If you didn’t drop this class after enduring my stint as the rambling substitute teacher yesterday, I have the distinct pleasure of re-introducing the Plum Tree today.
I know what you’re thinking; having met the plum couple yesterday, why aren’t they presenting together today? I find dramatic foreshadowing almost unbearable, but as your narrator, want to reassure you.
It’s going to be OK in the end. If it isn’t OK, it isn’t yet the end.
So, let’s return to those two arching plum trees where I decide, on-the-spot and full of goosebumps, to make this place my new home.
Speaking of parents, I want to provide just a little additional backstory to my decision to come here. The reality is, goosebumps weren’t the only factor.
I’d journeyed to Cape Breton many times and was increasingly – and inexplicably- drawn to the west side of the island. People often asked why I was compelled to travel so far, so often, to visit such a little place.
I would smile, telling them in a matter-of-fact fashion that I’d clearly been stolen from The Rankin Family as an infant, and denied my rightful musical journey. If it eventually “came out” there was actually a “lost Rankin” I was definitely her.
I’d conclude my explanation as they laughed on cue, simply stating I’d been away too long and was finally going home.
When I told people I suspected I might be, could be or probably was a “lost Rankin” (the italics are mine) of course they assumed I was joking. Sometimes I would use the expression “distant Rankin” as this seemed more plausible, but I felt “lost” more probable.
They also instantly knew why I longed for Cape Breton. Because, ask any Canadian music-lover, The Rankin Family provides the world with musical shorthand about soul-truths in a language the non-musical can not speak.
Referencing these beloved Canadian musicians provided a short but super-effective cultural touchstone instantly illuminating the complexity of my longing for Cape Breton. I’d see a tide of understanding ebb across their faces, and in no time they were licking salt-water from their lips and tapping their toes.
But I’m only half-joking; a disclosure I’m somewhat hesitant to lay bare now that I live here. But it’s my truth, and to offer only half of it robs my life of it’s taste and it’s texture.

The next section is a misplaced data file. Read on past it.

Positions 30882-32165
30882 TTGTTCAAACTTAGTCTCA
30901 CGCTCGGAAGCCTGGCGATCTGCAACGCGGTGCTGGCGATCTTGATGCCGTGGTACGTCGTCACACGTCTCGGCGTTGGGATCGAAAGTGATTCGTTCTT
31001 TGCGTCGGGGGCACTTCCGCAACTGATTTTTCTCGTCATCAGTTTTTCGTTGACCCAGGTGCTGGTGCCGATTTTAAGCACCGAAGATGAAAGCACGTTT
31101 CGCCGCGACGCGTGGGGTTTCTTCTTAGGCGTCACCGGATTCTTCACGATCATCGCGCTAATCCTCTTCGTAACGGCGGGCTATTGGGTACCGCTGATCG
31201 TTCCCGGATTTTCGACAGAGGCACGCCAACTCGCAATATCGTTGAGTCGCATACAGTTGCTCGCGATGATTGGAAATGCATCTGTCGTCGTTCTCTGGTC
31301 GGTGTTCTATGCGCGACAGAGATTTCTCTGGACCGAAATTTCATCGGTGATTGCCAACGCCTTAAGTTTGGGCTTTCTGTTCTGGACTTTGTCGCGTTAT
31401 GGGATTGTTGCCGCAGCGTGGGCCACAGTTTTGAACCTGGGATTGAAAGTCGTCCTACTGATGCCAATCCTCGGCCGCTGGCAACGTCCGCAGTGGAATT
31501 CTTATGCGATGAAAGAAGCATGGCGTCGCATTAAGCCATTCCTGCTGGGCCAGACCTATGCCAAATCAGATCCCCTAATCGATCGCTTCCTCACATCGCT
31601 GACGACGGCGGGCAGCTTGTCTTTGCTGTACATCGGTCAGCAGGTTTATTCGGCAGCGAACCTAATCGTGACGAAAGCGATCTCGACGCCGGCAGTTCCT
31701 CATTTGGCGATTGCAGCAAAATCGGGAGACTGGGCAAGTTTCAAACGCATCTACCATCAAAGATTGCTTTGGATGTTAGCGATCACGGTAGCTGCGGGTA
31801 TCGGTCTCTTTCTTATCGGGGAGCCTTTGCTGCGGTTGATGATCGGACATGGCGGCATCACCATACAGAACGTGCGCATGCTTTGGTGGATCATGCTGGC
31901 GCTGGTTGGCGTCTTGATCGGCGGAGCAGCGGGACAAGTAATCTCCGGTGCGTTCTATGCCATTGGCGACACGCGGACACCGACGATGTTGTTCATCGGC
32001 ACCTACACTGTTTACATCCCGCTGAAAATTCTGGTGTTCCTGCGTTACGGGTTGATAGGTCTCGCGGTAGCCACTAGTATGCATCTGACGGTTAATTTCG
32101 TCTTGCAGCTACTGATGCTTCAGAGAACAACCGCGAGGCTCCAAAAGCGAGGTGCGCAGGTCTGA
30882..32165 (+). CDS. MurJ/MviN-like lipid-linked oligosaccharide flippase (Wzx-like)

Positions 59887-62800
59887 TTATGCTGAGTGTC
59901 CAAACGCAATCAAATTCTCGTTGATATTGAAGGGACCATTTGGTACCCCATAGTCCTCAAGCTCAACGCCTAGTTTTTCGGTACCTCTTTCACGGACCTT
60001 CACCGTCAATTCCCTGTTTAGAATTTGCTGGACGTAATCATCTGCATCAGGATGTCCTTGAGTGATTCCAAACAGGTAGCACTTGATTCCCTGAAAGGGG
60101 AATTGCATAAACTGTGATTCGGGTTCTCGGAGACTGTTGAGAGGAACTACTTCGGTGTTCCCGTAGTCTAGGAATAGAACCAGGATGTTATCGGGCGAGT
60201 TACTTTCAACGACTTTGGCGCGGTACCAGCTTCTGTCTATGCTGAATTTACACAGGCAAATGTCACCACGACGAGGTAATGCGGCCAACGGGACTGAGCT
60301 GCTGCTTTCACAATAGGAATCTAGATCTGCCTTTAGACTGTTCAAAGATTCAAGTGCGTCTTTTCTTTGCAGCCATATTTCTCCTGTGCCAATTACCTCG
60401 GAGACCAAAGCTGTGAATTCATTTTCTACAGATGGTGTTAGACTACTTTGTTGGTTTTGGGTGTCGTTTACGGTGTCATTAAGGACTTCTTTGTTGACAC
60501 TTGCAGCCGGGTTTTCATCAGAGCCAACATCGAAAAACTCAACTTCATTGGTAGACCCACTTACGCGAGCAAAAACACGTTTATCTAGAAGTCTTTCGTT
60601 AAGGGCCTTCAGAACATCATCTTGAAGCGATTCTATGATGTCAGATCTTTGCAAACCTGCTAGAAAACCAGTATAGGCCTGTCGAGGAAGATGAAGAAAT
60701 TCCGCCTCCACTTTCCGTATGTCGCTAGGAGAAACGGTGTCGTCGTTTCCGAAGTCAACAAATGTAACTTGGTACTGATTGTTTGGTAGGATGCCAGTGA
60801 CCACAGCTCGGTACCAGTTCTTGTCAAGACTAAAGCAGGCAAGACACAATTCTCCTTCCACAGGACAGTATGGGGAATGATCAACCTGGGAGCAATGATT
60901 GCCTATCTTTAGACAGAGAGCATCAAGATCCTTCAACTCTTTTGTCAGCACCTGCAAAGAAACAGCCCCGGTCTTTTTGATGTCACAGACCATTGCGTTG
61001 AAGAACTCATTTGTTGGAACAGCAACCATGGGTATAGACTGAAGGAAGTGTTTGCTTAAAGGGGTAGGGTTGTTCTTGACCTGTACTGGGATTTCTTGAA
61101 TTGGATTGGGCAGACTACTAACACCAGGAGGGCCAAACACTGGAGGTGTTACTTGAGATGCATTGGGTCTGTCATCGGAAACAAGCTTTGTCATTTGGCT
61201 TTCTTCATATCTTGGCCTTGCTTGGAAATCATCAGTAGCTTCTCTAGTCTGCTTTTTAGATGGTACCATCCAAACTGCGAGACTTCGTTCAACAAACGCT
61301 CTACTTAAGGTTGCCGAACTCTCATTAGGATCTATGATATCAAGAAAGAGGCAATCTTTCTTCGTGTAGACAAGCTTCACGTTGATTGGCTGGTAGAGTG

I have tested my “stolen as a baby” hypothesis repeatedly but now acknowledge there is surprisingly little supporting evidence to suggest I actually hang on their family tree. Despite a lifelong effort to cultivate some (any) musical talent, I have yet to sing even a measure of it, and last year’s attempt to become a step dancer yielded results that were out-of-step, at best. Surely, I couldn’t be both lost and cursed!
Finally, I have no evidence, to date, suggesting any of them are actively searching for me. Regardless, I am enjoying my new Ancestry.com membership, which includes public sharing of my results. Just in case. I’m not delusional, after all. One needs hard evidence and I’m all for relying on the facts.
Let me add this small additional detail though, which I also call a fact, before I conclude this short deviation from the primary story. It is not insignificant (to me) that upon my very first visit to the local eatery, owned and operated by their family, I was mistaken (ever so briefly) for a member of their family.
So, while I have reluctantly accepted my status as a not-Rankin, Fate still insists I travel Rankinville Road each day to reach the land, and I live on a river made famous in their much-loved song “The Mull River Shuffle.” I’m not sure I’m fond of Fate’s sense of humour, but I do so love a good plot twist. I knew neither when I stood under the trees that first time.
I’ll now take so us back to the Plum, so together we can arrive in that place where these two stories meet.
Within two months, I was carefully hand-cutting onto the land. Big equipment would eventually be needed, but this required gentle hands on the ground. Settlers had a home here 75 years ago and I wanted to find their driveway. If they built their home in this spot, there would be good reason for it, and I planned to follow their lead. I also hoped to find their well.